Confused about a confrontation in therapy
January 5, 2012 9:54 AM Subscribe
In my last session, my therapist kind of forced a confrontation with me and I feel weird about it. How do I handle this?
posted by anonymous to Health & Fitness (33 answers total) 8 users marked this as a favorite
TL;DR: I feel like my therapist misread my body language in a way that made about ten minutes of our session about him and not about me. How should I handle this next week?
Long version: I've been seeing a therapist for about five months now: first for acute depression and panic (which has subsided) and now we're working on ways for me to live in a more self-aware, positive way with my own natural emotional responses to life. It's been generally good, although this is my first time in therapy so my ability to assess it is limited.
Yesterday, we were talking about my tendency to defeat myself by adopting a hopeless posture toward life in general. (e.g., thoughs like "yes, I have a job now, but I owe so much in student loans that I'm going to be paying them for the rest of my life so it doesn't matter"). My therapist is big on this idea that we absorb "energetic patterns of behavior" from those around us, especially as children, and that one of the patterns I've absorbed gets a lot of pleasure in cutting me off at the knees whenever it seems like I'm starting to stand up.
So at some point I said something like, "what I'd like out of this is some kind of method or understanding or process where I can stop defeating myself when I feel that part of me taking hold."
I kind of smiled as I said it, which I intended to mean "I understand that this is kind of a tall and specific order and that therapy doesn't work like a fast food drive-thru."
(Side note: my therapist also seems to believe that inadvertent smiling can come from a place of patronizing and self-victimizing -- he often reads smiles as meaning something like "here, let me help you: you'll never succeed at anything and that's just the way it is. Sorry.")
So: when I said what I'd like, he kind of turned it around onto himself. He said (and I'm paraphrasing here) "then stop defeating yourself. I don't have the answers for you. Do you see how you just put me into a bind? Only you have the power to defeat yourself or stop defeating yourself, so if I give you something to do and it doesn't work (and you're in control of it not working), then your need to defeat yourself extends to me."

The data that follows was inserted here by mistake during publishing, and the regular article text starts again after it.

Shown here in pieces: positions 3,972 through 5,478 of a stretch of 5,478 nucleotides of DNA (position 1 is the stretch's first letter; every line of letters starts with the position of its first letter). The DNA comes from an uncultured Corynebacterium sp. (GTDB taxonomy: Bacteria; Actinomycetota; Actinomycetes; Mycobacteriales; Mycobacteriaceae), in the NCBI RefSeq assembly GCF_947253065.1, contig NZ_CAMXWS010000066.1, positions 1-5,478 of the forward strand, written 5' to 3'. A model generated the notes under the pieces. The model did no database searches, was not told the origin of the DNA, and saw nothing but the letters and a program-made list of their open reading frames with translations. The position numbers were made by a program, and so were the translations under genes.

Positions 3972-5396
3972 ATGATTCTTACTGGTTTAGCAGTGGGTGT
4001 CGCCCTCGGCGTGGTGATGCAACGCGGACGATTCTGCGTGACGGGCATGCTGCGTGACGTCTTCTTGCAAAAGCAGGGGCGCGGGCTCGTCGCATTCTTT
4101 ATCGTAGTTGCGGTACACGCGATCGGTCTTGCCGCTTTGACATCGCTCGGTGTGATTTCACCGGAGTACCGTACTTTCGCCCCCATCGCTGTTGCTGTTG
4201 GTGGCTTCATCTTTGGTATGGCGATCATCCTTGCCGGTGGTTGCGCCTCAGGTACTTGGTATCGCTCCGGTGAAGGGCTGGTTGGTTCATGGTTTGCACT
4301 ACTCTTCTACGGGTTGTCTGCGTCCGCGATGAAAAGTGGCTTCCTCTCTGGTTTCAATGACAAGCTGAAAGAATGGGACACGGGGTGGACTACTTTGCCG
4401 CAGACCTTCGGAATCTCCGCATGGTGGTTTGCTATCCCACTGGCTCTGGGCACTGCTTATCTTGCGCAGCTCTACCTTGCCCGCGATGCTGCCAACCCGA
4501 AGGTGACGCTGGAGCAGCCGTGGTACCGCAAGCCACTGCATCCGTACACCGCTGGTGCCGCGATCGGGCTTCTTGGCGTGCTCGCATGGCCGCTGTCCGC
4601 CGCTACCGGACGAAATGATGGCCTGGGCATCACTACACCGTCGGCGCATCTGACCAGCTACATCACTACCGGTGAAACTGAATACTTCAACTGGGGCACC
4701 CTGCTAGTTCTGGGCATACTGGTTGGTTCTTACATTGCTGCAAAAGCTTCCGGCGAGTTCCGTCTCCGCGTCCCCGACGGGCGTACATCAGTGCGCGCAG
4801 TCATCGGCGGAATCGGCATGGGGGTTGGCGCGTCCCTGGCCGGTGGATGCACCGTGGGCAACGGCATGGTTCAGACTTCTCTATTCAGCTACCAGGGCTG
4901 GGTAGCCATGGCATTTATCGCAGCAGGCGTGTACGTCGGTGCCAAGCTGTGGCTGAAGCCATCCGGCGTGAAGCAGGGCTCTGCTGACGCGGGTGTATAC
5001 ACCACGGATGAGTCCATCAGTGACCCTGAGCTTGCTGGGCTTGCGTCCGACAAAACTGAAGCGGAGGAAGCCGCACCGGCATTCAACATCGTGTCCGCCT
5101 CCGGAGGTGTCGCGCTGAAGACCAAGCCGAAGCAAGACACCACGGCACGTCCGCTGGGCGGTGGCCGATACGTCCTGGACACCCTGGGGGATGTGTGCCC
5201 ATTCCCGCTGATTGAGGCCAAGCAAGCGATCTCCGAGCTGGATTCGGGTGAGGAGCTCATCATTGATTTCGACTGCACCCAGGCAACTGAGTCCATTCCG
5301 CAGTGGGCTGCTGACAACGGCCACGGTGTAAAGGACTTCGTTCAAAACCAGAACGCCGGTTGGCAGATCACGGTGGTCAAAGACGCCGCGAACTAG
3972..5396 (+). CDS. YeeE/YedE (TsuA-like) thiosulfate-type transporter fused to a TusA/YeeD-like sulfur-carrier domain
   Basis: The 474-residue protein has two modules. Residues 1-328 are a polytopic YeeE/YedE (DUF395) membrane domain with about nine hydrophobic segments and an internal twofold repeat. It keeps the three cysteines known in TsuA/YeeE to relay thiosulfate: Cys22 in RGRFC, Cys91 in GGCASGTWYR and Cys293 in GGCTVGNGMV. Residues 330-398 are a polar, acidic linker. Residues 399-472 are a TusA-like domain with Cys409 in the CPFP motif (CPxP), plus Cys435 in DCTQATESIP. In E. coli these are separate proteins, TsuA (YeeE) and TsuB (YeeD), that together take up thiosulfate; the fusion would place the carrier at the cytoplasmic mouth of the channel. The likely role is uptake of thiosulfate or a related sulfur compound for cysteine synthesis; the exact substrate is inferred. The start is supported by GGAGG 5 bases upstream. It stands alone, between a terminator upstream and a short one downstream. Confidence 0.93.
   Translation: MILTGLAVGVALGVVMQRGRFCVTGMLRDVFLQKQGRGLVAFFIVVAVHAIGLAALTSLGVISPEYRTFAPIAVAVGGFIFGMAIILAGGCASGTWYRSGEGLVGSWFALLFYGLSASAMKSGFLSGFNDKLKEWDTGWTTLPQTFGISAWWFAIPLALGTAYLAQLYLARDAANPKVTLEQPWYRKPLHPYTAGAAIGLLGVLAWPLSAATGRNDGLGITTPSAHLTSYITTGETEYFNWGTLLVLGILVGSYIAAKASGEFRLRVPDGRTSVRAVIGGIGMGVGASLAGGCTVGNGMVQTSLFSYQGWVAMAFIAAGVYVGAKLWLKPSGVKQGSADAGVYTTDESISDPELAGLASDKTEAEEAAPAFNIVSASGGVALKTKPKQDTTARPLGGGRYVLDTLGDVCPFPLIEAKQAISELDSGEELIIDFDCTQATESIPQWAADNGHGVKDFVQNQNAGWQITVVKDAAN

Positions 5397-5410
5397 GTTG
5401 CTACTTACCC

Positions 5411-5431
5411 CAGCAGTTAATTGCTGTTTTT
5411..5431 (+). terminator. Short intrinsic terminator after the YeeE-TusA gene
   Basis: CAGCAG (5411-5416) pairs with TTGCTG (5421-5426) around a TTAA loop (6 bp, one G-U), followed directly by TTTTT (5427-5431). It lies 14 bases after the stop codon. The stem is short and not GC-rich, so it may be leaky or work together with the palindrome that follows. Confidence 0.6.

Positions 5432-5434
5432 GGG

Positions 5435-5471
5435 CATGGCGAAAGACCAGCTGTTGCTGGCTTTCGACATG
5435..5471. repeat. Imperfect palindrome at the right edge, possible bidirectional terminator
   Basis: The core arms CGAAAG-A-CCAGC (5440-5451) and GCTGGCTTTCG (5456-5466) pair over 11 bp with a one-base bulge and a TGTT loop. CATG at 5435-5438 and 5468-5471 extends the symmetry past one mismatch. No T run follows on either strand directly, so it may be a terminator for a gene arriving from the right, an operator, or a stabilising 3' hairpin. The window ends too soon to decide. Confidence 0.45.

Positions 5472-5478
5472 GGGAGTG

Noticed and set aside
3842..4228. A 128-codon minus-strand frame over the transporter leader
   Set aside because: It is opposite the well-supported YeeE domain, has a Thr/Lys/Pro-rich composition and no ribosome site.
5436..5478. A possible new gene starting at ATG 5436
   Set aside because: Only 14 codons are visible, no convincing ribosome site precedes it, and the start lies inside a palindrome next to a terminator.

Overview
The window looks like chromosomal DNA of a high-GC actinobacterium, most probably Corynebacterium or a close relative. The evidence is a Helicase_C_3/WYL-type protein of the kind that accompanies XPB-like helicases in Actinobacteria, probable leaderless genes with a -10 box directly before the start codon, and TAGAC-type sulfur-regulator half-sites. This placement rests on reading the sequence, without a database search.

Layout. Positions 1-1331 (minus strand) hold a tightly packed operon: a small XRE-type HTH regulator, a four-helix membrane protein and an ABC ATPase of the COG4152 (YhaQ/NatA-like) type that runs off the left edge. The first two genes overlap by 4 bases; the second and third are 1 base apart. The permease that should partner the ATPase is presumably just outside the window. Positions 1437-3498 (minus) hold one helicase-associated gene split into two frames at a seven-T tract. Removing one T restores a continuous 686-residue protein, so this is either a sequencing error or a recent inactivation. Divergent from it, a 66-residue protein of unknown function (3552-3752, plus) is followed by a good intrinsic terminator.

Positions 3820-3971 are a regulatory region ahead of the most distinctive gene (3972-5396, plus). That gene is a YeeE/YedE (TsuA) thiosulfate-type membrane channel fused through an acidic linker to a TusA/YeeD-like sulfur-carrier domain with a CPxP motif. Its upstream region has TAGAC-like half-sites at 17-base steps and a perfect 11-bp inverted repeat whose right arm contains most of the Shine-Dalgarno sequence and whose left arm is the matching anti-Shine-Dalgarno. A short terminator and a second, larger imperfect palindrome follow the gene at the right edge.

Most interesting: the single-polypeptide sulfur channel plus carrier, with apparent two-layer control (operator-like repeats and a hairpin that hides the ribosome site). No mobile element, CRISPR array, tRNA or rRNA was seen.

He continued, "It's like you came in here tired and defeated, but you had a searchlight out for positive energy and self-confidence. So you latched on to me -- here's a successful therapist: let's see if I can defeat him, too -- and tried to put me into a bind where you can control whether I succeed or fail."
This felt kind of confrontational and uncomfortable but I was trying to process what he was saying. We continued to talk about self-defeat and he pointed out that when I was "trying to defeat him" my physical posture changed and I became more awake and upright and that this is because a part of me enjoys the power of trying to defeat people and that's why I keep undermining myself.
I feel like his hypothesis might be true, but I also feel like this was a kind of weird and possibly shitty was to bring this to my attention. I also feel like he made the confrontation about himself, which seems odd to me. I'm not sold on his theory about smiling and I've found myself thinking "don't smile" when I'm in sessions -- which I worry is me trying to game the
therapist-patient relationship. I also suspect that my posture changed because I was sensing potential danger (in the form of this confrontation) from him, rather than because I wanted to undermine his self-confidence.
Is this sort of thing par for the course in therapy? Should I expect these sorts of confrontations? How do I know whether I'm uncomfortable because I'm being challenged in the right ways, and when I'm uncomfortable because it's not a good fit? Should I bring it up with him next session?